Declawing Without All the Facts

Many innocent new cat owners have been convinced to declaw when a veterinarian asks: "Do you want your kitten declawed when we spay her?" Some veterinarians consider declawing a "routine" surgery, but cat advocates consider it cruel, inhumane, and unnecessary in almost every case and I totally agree. Learn the facts so that you can make an informed decision.

Allowing a Cat to Roam Free Outdoors

Many people believe cats are happier being free, breathing fresh air, and basking in the sunshine of an outdoor life, while many others can assure you that cats can be very happy and healthy living totally indoors. The outdoors offers dangers not found inside and that cannot be denied. Fortunately, there are many compromises that will give you and your cat the best of both worlds, while keeping him or her safe and happy.

Poor Litter Box Maintenance

Cats will always use their litter box, as long as it's kept very clean, and the litter is not scented or unpleasant to the cats' feet. Carefully maintaining your cat's litter box will almost always guarantee you that you will not be faced with litter box avoidance problems.

However, if your cat suddenly starts urinating outside the box despite your careful maintenance, you should immediately have it checked for a urinary tract problem with your veterinarian.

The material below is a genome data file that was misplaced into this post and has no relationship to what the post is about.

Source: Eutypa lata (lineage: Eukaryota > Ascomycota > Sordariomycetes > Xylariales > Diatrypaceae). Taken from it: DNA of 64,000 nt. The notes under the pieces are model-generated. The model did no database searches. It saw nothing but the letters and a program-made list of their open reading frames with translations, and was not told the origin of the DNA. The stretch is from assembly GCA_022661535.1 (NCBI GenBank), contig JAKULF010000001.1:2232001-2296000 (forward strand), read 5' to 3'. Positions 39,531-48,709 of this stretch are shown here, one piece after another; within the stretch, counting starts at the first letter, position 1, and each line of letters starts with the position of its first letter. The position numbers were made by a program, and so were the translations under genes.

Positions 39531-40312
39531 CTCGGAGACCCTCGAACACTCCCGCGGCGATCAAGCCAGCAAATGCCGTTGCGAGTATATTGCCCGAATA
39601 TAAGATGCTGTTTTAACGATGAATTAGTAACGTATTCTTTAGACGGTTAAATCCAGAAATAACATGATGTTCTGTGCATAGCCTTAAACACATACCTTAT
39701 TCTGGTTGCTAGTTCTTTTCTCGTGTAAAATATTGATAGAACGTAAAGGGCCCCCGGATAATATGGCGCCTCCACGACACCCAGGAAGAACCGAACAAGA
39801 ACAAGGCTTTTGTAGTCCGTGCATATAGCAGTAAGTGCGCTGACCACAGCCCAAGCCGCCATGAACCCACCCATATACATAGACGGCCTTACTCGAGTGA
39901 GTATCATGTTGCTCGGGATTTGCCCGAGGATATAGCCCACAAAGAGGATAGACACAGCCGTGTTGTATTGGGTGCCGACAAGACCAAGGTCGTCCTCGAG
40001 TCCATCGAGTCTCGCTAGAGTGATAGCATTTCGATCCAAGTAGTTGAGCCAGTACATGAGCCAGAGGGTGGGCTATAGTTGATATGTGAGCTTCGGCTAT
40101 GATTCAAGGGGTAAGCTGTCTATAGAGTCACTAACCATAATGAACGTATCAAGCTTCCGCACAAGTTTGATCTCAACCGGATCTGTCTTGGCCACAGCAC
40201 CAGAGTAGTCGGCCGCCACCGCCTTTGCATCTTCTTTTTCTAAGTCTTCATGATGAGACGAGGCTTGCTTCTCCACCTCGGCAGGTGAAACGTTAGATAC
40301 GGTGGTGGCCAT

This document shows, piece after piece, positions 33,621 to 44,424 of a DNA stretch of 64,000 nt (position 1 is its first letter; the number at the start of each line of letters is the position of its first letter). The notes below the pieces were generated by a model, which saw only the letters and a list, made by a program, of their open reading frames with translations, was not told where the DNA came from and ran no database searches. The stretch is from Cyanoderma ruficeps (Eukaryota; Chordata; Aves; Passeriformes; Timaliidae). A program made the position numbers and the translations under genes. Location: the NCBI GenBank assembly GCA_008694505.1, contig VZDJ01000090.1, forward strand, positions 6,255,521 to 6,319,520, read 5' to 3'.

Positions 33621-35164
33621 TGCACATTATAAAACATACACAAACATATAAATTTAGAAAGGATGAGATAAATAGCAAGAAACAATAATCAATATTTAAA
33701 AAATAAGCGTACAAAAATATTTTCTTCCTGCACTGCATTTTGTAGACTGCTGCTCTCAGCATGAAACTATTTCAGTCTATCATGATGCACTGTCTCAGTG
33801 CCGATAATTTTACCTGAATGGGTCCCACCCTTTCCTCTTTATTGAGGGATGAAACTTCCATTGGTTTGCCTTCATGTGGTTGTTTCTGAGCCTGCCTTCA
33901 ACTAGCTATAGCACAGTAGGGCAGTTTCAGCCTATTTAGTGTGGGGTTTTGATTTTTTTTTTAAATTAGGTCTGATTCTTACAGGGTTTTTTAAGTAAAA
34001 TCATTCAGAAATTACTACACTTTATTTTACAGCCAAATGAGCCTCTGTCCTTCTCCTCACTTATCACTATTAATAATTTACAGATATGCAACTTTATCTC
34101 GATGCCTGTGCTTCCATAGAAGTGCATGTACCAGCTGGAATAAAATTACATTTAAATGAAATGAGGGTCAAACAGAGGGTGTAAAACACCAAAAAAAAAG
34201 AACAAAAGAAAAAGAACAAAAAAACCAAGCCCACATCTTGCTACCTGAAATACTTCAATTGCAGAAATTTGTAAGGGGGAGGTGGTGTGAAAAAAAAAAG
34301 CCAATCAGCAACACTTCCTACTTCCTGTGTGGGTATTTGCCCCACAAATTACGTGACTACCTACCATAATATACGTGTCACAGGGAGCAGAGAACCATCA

A Cat is Not Property

When you join the ranks of cat lovers, you'll find that we refer to our cats as family members, rather than "pets." While cats may legally be considered "property" in some jurisdictions, the term ends there. If you haven't figured out the distinction by now, your new cat will let you know in no uncertain terms. In fact, many cat lovers describe themselves as being owned by their cats!

Ignoring them

We always hear that cats are independent and should just be left alone. You will soon find out that they are very loving creatures that long for their human's company. They will follow you around like a puppy, and will want to play with you. Play with them to keep them sharp and interested. The more toys they have the better, and you don't have to spend a fortune. You'll find how to make cheap toys in later articles.

Not Allowing a Cat to Be a Cat

Cats' unique ways make them the endearing creatures they are. Some of their traits, however, may cause frustration because we don't understand their needs. Cats instinctively seek out high places and sharpen their claws because they are cats, not because they are stubborn and disobedient. Our job is to accommodate those needs in acceptable ways.

Forcing your Love on them

They are sooo cute!!!!  You just want to eat them up, hug them and squeeze them. But this is the fastest way to annoy them and make it harder to bond with them in the long run. Although many cats are all for it, many others are not quite as eager to be hugged. Take your cues from them, they will let you know what they like, never doubt that.